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Conveniently get a rough idea of how long things take.

Project description

magic-timer

pip install magic-timer

Conveniently get a rough idea of how long things take.

This is a light wrapper around the standard library's time.monotonic. It aims to provide a clean API, and nice output strings.

How to use:

from magic_timer import MagicTimer

timer = MagicTimer(history=True)
for i in range(3):
    expensive_computation()
    # Print nicely formatted string:
    print(f"{i} - elapsed time {timer}")

# Get the elapsed times that were printed:
print("timer.str_history =", timer.str_history)
0 - elapsed time 510 milliseconds
1 - elapsed time 1.1 seconds
2 - elapsed time 1.6 seconds
timer.str_history = [0.5046274580000158, 1.005028416000016, 1.510260250000016]

Use via context manager:

from magic_timer import MagicTimer

with MagicTimer() as timer:
    # do stuff
    x = sum(i*i for i in range(100_000))

# Print a nicely formatted string:
print('Stuff took', timer)

# Or get the elapsed time in seconds:
time_elapsed = timer.time_elapsed()
print(time_elapsed)
Stuff took 8.0 milliseconds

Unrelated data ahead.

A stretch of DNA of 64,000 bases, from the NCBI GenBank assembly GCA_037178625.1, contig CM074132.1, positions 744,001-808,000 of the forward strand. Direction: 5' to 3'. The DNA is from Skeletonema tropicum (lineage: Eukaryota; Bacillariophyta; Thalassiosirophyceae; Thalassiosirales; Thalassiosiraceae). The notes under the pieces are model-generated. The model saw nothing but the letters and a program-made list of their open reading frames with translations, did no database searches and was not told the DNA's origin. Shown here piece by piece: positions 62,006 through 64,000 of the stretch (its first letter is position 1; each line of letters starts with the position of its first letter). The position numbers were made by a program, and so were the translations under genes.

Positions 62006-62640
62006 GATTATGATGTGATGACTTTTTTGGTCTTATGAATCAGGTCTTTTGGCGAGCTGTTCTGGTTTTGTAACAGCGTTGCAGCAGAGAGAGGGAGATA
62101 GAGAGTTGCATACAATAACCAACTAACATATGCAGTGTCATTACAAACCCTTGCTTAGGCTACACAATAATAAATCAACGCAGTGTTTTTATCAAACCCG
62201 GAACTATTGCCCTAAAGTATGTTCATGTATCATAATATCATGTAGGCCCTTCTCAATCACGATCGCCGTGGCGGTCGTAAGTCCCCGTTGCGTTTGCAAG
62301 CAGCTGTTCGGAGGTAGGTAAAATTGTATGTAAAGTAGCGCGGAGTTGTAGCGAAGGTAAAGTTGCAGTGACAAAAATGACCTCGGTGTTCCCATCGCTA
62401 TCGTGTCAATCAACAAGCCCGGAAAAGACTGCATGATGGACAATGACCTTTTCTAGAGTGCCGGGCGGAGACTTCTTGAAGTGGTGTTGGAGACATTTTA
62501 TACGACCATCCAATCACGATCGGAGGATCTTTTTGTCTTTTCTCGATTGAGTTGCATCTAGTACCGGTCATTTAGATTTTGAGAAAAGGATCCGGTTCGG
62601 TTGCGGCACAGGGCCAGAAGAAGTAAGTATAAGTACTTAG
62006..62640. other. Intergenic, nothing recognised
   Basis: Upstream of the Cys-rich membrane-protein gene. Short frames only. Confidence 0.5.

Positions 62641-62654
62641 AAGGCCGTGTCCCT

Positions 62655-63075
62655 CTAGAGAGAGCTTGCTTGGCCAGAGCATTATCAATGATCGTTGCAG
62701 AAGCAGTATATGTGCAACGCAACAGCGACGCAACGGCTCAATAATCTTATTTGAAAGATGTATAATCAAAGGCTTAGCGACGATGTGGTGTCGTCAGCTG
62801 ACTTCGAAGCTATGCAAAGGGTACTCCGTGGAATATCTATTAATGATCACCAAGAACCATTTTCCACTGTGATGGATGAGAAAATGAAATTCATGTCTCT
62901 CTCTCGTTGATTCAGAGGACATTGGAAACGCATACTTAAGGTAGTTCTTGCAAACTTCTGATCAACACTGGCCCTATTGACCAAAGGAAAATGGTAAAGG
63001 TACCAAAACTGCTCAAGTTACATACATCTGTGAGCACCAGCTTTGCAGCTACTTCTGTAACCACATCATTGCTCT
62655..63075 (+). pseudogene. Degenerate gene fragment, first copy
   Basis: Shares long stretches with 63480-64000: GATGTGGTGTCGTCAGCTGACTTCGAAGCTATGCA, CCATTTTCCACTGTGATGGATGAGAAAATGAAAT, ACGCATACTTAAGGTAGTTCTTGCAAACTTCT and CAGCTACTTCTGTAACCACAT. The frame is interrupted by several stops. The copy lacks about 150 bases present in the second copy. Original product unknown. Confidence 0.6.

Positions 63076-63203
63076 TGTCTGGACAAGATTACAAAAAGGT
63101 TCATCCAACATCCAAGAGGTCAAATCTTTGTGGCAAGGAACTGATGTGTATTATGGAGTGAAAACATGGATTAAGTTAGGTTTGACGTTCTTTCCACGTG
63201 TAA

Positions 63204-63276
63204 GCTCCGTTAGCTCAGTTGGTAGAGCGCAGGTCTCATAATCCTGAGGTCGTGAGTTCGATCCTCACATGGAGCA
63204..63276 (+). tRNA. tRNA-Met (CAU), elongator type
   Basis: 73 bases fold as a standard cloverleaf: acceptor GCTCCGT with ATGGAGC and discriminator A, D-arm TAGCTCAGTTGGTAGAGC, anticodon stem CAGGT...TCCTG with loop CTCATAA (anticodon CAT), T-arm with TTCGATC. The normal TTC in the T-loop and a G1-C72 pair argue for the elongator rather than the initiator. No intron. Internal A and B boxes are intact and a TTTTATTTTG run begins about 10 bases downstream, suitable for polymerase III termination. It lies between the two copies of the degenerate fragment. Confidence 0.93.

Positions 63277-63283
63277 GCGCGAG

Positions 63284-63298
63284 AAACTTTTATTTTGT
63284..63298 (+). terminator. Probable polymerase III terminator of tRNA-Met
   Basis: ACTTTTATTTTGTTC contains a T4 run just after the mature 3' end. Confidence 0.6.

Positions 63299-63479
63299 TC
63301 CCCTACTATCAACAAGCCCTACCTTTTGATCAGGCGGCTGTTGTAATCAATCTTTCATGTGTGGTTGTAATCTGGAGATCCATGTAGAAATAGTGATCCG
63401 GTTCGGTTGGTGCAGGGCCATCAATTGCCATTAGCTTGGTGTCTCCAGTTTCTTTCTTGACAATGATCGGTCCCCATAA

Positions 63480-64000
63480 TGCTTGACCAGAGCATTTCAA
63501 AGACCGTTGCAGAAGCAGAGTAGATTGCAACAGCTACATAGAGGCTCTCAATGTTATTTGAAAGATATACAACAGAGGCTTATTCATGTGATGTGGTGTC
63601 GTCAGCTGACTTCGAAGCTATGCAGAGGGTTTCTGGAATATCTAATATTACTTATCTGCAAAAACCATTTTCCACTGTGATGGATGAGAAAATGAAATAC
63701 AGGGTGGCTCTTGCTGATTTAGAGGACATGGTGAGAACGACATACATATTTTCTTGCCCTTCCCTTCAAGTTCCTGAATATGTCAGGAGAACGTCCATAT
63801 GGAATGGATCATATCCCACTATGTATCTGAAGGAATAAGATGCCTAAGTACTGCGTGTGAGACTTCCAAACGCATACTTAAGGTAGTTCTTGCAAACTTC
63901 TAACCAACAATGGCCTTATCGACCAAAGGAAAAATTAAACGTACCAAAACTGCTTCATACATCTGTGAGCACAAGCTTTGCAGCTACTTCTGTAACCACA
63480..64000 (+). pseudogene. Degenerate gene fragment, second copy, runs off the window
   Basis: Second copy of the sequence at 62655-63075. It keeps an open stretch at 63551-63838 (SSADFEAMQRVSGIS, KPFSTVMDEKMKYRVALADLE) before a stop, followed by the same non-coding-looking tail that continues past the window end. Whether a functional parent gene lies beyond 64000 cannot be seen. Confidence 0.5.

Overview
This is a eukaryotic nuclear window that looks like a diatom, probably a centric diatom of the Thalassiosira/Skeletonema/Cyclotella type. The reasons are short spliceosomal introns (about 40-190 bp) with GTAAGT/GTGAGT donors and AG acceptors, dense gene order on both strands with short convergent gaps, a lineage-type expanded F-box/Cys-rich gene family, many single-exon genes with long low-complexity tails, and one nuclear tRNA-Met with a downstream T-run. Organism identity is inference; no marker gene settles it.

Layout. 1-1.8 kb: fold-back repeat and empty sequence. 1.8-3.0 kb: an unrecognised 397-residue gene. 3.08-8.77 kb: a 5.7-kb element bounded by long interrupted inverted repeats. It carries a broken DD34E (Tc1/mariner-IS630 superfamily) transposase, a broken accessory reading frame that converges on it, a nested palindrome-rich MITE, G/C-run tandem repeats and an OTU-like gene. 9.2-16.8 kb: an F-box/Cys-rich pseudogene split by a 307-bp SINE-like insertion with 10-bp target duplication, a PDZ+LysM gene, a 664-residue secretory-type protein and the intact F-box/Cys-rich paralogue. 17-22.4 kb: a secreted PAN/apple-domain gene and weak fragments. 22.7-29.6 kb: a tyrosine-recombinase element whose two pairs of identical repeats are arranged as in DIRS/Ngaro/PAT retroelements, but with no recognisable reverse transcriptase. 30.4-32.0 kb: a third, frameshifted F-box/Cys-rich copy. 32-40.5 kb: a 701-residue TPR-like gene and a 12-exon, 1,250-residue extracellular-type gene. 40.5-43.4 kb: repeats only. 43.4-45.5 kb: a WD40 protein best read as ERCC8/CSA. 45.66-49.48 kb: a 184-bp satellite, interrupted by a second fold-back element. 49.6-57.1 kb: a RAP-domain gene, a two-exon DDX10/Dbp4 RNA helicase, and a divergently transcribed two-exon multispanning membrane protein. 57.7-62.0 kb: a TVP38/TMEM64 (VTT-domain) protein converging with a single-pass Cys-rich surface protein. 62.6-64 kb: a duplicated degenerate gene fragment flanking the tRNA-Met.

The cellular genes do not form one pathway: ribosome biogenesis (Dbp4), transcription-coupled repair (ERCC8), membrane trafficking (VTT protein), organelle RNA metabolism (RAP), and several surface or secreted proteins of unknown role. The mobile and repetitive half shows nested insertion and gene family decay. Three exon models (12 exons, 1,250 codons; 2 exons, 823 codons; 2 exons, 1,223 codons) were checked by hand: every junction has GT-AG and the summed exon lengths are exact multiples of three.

0.007906290999997623

Use via MagicTimer object:

from magic_timer import MagicTimer

def do_stuff():
    [i*i for i in range(5_000_000)]

timer = MagicTimer()
do_stuff()
print('Stuff took', timer)
do_stuff()
print("Note the timer's still ticking, unless `.stop()` is called...", timer)
Stuff took 210 milliseconds
Note the timer's still ticking, unless `.stop()` is called... 400 milliseconds

To pause the timer, use the stop method (restart with the .start() method). (Note that the context manager automatically calls .stop()).

from magic_timer import MagicTimer

def do_stuff():
    [i*i for i in range(5_000_000)]

timer = MagicTimer()
do_stuff()
timer.stop()
print('Stuff took', timer)
time_elapsed = timer.time_elapsed()
other_stuff()
timer.start()  # continue timing

Use via ftimer decorator:

from magic_timer import ftimer

@ftimer
def do_stuff():
    [i*i for i in range(20_000_000)]

do_stuff()
`do_stuff` ran in 1.9 seconds.

The use case for this package:

You have something you want to time, but you don't want to time it multiple times with timeit.

You also don't want to use Jupyter's %%timeit because it puts the cell into a different scope.

You can import magic-timer, throw it in, and get a rough idea of the time taken. (It's slightly neater than using time.monotonic directly.)

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